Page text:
• It is beneficial to work with the public body to reach a reasonable fee or resolution; however, if you remain dissatisfied with the fee estimate, you have a right to request a review from our office.
  1. Best practices for public bodies:
    • Pursuant to section 5.1 of FOIP and LA FOIP, public bodies have a “duty to assist”, which requires a public body to make every reasonable effort to identify and seek out records responsive to an applicant’s access to information request; to explain the steps in the process and to seek any necessary clarification on the nature or scope of the request within legislative timeframes;
    • If possible, only complete the preliminary search (representative sample), not the full search prior to providing the fee estimate. This could save the amount of work a public body puts in before confirmation from the applicant that they wish to proceed;
    • Remember that pursuant to subsection 9(3) of FOIP/ subsection 9(3) of LA FOIP, where a public body provides a fee estimate to an Applicant, the Applicant may be required to pay a deposit of an amount that does not exceed one-half of the estimated amount before a search is commenced. Therefore, it is advisable to issue a fee estimate within 3-10 days of receiving the access to information request; and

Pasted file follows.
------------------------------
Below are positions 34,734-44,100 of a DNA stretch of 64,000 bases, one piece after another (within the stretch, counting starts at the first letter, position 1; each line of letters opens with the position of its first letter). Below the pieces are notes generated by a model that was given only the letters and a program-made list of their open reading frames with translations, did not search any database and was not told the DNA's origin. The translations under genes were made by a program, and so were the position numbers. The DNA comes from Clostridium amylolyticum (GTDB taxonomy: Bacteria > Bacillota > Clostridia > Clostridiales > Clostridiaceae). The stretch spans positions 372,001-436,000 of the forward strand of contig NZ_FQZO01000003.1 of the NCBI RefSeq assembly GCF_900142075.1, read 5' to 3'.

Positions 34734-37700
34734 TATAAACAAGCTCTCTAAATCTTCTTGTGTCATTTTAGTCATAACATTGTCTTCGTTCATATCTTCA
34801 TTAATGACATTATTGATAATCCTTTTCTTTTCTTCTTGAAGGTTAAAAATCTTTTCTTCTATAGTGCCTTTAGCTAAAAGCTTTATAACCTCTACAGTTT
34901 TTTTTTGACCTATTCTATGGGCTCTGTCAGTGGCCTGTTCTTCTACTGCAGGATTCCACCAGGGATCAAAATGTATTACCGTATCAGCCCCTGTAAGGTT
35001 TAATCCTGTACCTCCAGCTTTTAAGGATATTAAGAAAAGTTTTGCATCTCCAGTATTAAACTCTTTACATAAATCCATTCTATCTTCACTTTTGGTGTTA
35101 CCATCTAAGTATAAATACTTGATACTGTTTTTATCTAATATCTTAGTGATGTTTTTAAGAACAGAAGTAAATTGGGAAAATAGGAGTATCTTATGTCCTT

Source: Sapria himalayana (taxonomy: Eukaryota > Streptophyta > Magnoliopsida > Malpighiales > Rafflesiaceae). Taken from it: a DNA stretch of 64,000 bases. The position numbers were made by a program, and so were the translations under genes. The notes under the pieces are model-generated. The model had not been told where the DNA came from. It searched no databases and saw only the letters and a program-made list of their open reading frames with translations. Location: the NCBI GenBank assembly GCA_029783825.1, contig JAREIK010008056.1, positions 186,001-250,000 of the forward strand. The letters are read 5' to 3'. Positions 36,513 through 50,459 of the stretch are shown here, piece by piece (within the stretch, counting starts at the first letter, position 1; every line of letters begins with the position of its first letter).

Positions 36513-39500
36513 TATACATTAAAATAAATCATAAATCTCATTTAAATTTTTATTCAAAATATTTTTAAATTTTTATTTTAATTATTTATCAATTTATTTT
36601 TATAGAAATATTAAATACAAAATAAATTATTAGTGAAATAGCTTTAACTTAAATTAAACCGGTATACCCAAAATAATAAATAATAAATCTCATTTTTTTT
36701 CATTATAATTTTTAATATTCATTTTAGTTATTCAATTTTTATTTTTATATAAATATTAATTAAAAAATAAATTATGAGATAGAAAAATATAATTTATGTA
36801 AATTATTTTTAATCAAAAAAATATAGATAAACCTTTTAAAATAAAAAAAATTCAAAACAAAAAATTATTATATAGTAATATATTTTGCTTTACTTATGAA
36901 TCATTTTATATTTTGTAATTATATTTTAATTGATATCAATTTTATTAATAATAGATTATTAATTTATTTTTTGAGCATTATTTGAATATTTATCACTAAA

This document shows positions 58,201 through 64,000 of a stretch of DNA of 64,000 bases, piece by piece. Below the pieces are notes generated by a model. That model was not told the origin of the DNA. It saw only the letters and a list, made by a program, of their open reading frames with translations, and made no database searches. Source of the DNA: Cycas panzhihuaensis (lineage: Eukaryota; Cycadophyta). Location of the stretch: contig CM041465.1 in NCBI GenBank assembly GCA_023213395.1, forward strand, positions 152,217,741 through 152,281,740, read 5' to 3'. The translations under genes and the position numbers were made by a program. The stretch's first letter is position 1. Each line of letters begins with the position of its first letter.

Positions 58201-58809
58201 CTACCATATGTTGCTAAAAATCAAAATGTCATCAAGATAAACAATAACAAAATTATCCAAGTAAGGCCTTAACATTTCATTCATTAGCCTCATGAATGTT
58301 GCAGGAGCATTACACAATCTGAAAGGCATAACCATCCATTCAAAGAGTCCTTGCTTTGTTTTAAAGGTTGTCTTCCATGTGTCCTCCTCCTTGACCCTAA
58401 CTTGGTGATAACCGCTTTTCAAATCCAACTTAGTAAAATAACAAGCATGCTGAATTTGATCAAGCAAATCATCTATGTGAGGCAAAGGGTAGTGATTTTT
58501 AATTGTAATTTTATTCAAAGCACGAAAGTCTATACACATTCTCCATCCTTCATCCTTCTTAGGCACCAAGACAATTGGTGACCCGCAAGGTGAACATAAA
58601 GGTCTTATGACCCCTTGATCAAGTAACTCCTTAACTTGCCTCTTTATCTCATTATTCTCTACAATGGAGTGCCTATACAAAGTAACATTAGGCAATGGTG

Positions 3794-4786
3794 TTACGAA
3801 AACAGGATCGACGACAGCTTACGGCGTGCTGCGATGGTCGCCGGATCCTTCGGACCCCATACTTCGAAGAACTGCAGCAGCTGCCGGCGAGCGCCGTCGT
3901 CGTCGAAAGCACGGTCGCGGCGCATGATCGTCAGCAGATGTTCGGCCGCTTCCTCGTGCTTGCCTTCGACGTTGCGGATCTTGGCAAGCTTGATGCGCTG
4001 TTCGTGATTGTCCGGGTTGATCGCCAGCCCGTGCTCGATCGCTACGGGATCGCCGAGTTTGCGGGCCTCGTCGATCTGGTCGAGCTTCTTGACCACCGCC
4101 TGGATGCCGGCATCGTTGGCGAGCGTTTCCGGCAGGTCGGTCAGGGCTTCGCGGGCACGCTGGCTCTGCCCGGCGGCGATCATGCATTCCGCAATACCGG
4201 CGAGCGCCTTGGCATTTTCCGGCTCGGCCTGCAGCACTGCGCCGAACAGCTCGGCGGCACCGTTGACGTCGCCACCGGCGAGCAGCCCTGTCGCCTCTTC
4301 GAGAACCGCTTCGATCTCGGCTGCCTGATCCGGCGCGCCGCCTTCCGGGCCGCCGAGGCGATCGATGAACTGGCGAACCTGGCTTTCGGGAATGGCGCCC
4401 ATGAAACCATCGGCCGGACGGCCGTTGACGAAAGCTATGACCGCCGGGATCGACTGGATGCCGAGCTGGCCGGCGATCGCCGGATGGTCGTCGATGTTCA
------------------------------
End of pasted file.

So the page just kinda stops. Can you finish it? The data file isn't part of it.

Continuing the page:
• It is beneficial to work with the applicant to reach a reasonable fee or resolution, which could avoid involvement from our office.

Public bodies can find more resources on our website that provide guidance for charging fees/ issuing fee estimates, such as:

Applicants and public bodies may find the following reports issued by our office helpful on this topic:

  • IPC Review Report 042-2019 – recommended that the Ministry reimburse the applicant the fees they paid;
  • IPC Review Report 034-2019 – found that the fee estimate was not reasonable;
  • IPC Review Report 102-2019 – found that the applicant did not provide enough evidence to support their request for a fee waiver;
  • IPC Review Report 106-2022 – found that fees for creating a query to search for emails and a PowerShell script was reasonable;
  • IPC Review Report 258-2022 – found a fee for a computer operator to search for and retrieve information from its human resource information system (HRIS) was appropriate; and
  • IPC Review Report 062-2023 – found that the fee estimate was not reasonable and recommended that the City reimburse the applicant part of the fee it had charged.


I am hopeful this blog, will help all with understanding why certain fees may be charged. For any questions, please contact our office at intake@oipc.sk.ca.

Categories: BlogTags: , , ,

Back to Blog